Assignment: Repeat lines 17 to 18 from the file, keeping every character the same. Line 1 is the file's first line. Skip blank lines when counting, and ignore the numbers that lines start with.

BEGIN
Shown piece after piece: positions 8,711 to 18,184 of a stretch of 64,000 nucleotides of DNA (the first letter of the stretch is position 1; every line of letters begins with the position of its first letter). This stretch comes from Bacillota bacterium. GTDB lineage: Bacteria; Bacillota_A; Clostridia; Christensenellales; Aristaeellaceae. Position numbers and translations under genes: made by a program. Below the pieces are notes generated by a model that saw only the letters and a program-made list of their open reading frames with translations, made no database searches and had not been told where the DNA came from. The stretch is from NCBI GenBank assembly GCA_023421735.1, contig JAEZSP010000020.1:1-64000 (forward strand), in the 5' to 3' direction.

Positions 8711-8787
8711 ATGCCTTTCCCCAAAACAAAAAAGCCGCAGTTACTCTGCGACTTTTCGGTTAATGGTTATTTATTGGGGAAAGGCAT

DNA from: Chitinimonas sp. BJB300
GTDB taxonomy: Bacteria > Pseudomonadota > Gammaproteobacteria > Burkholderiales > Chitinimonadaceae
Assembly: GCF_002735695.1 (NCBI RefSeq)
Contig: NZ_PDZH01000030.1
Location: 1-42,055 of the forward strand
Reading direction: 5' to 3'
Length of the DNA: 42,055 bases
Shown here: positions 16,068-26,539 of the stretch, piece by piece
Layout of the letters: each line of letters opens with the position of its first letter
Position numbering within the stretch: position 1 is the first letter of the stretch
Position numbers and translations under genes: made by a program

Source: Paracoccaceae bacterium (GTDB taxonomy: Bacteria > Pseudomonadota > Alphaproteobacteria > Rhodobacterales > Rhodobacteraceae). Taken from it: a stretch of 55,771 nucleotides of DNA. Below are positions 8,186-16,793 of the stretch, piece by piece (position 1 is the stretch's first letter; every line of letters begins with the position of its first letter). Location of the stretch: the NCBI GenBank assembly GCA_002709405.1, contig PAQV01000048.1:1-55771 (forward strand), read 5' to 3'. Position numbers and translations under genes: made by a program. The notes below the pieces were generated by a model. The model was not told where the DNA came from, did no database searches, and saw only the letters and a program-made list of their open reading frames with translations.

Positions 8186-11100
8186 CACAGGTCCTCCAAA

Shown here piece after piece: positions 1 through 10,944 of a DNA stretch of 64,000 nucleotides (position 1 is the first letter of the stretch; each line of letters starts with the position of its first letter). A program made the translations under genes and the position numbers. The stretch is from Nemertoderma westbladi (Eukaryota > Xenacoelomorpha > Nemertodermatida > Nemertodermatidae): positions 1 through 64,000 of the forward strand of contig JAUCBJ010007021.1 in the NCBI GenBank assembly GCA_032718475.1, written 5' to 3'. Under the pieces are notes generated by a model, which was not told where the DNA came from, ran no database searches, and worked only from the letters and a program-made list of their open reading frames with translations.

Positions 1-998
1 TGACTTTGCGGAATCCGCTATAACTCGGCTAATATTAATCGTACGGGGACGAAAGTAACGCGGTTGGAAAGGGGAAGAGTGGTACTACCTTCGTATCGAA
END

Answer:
8186 CACAGGTCCTCCAAA

Shown here piece after piece: positions 1 through 10,944 of a DNA stretch of 64,000 nucleotides (position 1 is the first letter of the stretch; each line of letters starts with the position of its first letter). A program made the translations under genes and the position numbers. The stretch is from Nemertoderma westbladi (Eukaryota > Xenacoelomorpha > Nemertodermatida > Nemertodermatidae): positions 1 through 64,000 of the forward strand of contig JAUCBJ010007021.1 in the NCBI GenBank assembly GCA_032718475.1, written 5' to 3'. Under the pieces are notes generated by a model, which was not told where the DNA came from, ran no database searches, and worked only from the letters and a program-made list of their open reading frames with translations.